(Literary Masterpieces, Volume 7)

The period from September 29 to October 3, 1988, proved to be a critical one for the National Aeronautics and Space Administration (NASA), as international attention focused on the Discovery space shuttle mission. Despite this successful revival of the space effort in the wake of the January, 1986, Challenger explosion, the spectre of that inferno remained a grim and unforgettable symbol of the danger of space exploration, and of NASA’s potential to fail on a horrifying and spectacular scale.

Released on July 4, 1988, Michael Collins’ Liftoff: The Story of America’s Adventure in Space traces the progress of the United States space program through the aftermath of the Challenger disaster. A former astronaut and the author of Carrying the Fire: An Astronaut’s Journey (1974), Collins offers a straightforward history of spaceflight, evaluating NASA missions in terms of their objectives, the industrial contracting and scientific troubleshooting that made them possible, the experiences of the astronauts in flight, and the outcome of each project. In doing so, he demonstrates how the success of space missions hinges on a delicate interplay among scientists, engineers, administrators, astronauts, and politicians—as well as the proper functioning of the technology involved.

Indeed, Collins’ mission studies often depict the synergistic relationship between humans and machines necessitated by the space environment. One astronaut in space, immediately dependent on his pressure suit and ship, is in turn reliant on an immense earthbound network of humanity and technology. An appreciation of the fragility of this structure helps put the Challenger incident in perspective; Collins sensibly argues that, while greater administrative efficiency could have prevented both that disaster and the January, 1967, Apollo 1 launchpad fire that killed Gus Grissom, Ed White, and Roger Chaffee, the overall record of NASA has been overwhelmingly impressive.

The United States space program arose in the years following World War II, when military air-power advocates explored ways to exploit the achievements of the German V-2 ballistic missile program. On May 2, 1946, one group, composed of engineers working under the aegis of Project RAND of the Douglas Aircraft Company, issued a prophetic report titled Preliminary Design of an Experimental World-Circling Spaceship. This report proposed methods of combining rockets in stages in order to achieve an orbital velocity of approximately seventeen thousand miles per hour, and even postulated using an orbiting vehicle for human transport—provided that passengers could be protected from dangers such as the immense frictional heat experienced by vessels in descent.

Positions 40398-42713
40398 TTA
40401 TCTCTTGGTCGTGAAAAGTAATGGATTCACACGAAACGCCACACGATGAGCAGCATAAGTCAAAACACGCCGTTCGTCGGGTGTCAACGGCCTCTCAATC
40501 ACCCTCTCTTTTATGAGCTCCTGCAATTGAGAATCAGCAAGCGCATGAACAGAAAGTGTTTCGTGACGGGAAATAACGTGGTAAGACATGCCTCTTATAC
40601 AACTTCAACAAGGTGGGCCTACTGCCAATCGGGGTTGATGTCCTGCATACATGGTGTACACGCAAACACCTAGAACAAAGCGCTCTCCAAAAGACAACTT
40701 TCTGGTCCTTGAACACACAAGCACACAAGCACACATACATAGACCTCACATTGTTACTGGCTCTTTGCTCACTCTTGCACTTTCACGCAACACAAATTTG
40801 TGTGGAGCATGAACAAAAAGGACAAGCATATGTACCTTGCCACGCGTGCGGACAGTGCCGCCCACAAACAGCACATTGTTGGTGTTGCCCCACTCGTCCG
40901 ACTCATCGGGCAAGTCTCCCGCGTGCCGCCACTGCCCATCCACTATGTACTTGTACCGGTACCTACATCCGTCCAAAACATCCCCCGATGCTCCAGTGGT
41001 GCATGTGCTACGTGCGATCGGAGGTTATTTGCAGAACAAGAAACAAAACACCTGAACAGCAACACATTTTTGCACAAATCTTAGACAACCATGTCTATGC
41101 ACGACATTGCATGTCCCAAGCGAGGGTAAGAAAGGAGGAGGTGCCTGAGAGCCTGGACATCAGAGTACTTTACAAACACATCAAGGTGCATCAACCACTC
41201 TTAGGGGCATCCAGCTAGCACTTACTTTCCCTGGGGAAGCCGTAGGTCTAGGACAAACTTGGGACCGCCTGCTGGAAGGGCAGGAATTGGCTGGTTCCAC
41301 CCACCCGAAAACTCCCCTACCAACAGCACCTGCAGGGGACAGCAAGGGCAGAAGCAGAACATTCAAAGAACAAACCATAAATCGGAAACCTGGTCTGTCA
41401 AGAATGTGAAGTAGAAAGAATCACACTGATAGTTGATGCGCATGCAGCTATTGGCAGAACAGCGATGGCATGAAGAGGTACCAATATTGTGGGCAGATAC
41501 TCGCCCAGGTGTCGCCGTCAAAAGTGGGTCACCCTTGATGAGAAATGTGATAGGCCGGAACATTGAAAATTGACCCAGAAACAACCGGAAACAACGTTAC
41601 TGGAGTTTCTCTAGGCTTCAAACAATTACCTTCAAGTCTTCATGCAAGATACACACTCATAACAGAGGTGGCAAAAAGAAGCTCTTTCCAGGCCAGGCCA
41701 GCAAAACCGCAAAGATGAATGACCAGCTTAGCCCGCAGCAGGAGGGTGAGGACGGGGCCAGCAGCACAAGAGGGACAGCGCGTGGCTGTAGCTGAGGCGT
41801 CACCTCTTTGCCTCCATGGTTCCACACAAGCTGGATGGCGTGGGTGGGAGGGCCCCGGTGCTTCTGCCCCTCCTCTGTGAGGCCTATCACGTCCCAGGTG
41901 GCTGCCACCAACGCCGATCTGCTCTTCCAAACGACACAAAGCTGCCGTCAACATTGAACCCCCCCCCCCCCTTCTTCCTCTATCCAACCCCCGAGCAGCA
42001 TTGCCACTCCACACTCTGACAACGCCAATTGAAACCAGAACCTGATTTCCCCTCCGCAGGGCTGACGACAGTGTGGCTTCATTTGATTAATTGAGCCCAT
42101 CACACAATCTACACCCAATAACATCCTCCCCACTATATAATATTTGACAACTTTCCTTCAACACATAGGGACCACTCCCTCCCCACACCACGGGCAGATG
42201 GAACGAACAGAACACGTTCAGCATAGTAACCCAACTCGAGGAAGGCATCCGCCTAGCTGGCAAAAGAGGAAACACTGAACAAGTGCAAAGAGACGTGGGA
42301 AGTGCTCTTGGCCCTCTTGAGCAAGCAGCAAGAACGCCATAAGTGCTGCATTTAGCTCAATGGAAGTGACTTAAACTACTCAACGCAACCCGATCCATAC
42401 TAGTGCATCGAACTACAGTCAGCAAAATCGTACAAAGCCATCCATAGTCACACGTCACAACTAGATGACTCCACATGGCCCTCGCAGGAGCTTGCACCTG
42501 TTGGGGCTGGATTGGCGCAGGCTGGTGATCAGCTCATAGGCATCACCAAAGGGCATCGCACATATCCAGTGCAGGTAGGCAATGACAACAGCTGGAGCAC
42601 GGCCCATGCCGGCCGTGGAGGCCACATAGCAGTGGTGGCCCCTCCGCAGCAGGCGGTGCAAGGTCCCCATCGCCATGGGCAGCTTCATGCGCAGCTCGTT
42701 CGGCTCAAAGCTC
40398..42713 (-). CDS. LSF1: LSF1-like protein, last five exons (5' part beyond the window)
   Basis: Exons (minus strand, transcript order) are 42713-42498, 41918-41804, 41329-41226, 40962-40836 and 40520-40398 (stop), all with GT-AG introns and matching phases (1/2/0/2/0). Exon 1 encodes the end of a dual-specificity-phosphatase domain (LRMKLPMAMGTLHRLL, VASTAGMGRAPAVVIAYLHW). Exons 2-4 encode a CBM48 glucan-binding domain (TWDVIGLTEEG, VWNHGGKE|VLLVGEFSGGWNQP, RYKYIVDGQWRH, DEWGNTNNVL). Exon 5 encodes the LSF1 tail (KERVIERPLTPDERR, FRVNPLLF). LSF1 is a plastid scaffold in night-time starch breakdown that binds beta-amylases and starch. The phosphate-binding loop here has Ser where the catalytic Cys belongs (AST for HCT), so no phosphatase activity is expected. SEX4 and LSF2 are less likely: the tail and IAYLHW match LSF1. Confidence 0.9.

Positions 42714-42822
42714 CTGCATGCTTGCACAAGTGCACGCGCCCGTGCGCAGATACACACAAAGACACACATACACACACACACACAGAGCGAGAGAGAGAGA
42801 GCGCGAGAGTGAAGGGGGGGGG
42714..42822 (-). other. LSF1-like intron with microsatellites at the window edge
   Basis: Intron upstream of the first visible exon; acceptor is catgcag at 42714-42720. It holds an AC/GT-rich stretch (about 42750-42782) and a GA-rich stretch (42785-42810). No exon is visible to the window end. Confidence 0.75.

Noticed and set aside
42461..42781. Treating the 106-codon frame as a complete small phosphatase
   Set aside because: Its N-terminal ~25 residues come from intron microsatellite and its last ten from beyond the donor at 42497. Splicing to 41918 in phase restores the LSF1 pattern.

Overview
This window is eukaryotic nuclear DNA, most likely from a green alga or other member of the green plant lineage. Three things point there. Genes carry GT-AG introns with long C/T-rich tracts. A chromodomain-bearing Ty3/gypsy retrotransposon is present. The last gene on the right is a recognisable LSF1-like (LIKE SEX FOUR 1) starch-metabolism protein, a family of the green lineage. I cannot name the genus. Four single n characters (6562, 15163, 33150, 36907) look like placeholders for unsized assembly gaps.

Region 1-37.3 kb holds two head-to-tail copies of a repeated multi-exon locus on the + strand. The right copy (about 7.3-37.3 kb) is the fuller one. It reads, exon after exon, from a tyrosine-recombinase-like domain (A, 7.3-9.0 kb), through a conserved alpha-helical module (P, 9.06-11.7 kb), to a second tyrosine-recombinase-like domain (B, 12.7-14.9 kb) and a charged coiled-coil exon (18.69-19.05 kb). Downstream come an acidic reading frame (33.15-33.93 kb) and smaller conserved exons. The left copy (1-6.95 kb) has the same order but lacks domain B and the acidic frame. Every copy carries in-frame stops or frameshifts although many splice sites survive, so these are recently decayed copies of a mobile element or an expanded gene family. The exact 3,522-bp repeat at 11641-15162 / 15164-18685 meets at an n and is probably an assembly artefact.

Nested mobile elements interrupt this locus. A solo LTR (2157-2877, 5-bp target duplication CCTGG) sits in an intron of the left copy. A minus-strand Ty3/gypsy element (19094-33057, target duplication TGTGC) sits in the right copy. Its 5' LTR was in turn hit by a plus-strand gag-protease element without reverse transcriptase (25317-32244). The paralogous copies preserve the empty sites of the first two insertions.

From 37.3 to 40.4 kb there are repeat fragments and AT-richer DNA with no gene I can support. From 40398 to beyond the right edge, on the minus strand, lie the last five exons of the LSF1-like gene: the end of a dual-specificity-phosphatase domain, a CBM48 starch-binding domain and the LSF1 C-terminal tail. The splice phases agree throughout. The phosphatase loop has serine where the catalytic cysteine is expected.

The same year that Project RAND issued its report, the National Advisory Committee for Aeronautics (NACA) committed itself to using the Bell XS-1 rocket airplane to approach and eventually exceed the sound barrier (a speed of Mach 1, or approximately 660 miles per hour at an altitude of forty thousand feet above sea level.) On October 14, 1947, test pilot Chuck Yeager flew this vehicle at a speed of Mach 1.06, an achievement that led NACA to develop a generation of supersonic jet fighters. In 1959, this series culminated with North American Aviation’s X-15. Constructed of a black nickel-chrome alloy called Inconel X, this vehicle could fly at Mach 6 at an altitude of sixty miles, sustain frictional heat of 1,200 degrees Fahrenheit, and maintain aerodynamic control at high altitude through the use of small jets of hot gas on its nose and wing tips.

By the time this plane was ready to fly, however, the launching of the Soviet orbital satellite Sputnik 1 on October 4, 1957, had prompted a realignment of aeronautical objectives. The United States had scraped the boundary of space with a fleet of multiton supersonic aircraft, but the Soviet Union had beaten it into orbit with a 184-pound metal spheroid. President Dwight D. Eisenhower determined that the nation’s space effort should be unified under a single administrative body, and NACA, which already supported a United States Air Force proposal called MISS (Man in Space Soonest), became NASA, the organization responsible for managing the manned space program that began with Project Mercury. The president also mandated that test pilots would be the first to explore space.

NACA’s adoption of MISS reflected a fundamental shift in its approach toward space technology. During Project Mercury, orbit would be achieved not in a high-thrust, high-lift, low-drag vehicle with heavy wings and wheels but in a no-thrust, no-lift, high-drag ballistic...

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(Literary Masterpieces, Volume 7)

Barron’s. LXVIII, September 26, 1988, p. 69.

Houston Post. July 3, 1988, p. F12.

Kirkus Reviews. LVI, May 15, 1988, p. 735.

Library Journal. CXIII, August, 1988, p. 167.

The New York Times Book Review. XCIII, July 24, 1988, p. 8.

U.S. News and World Report. CIV, May 16, 1988, p. 55.

The Washington Post Book World. XVIII, June 19, 1988, p. 1.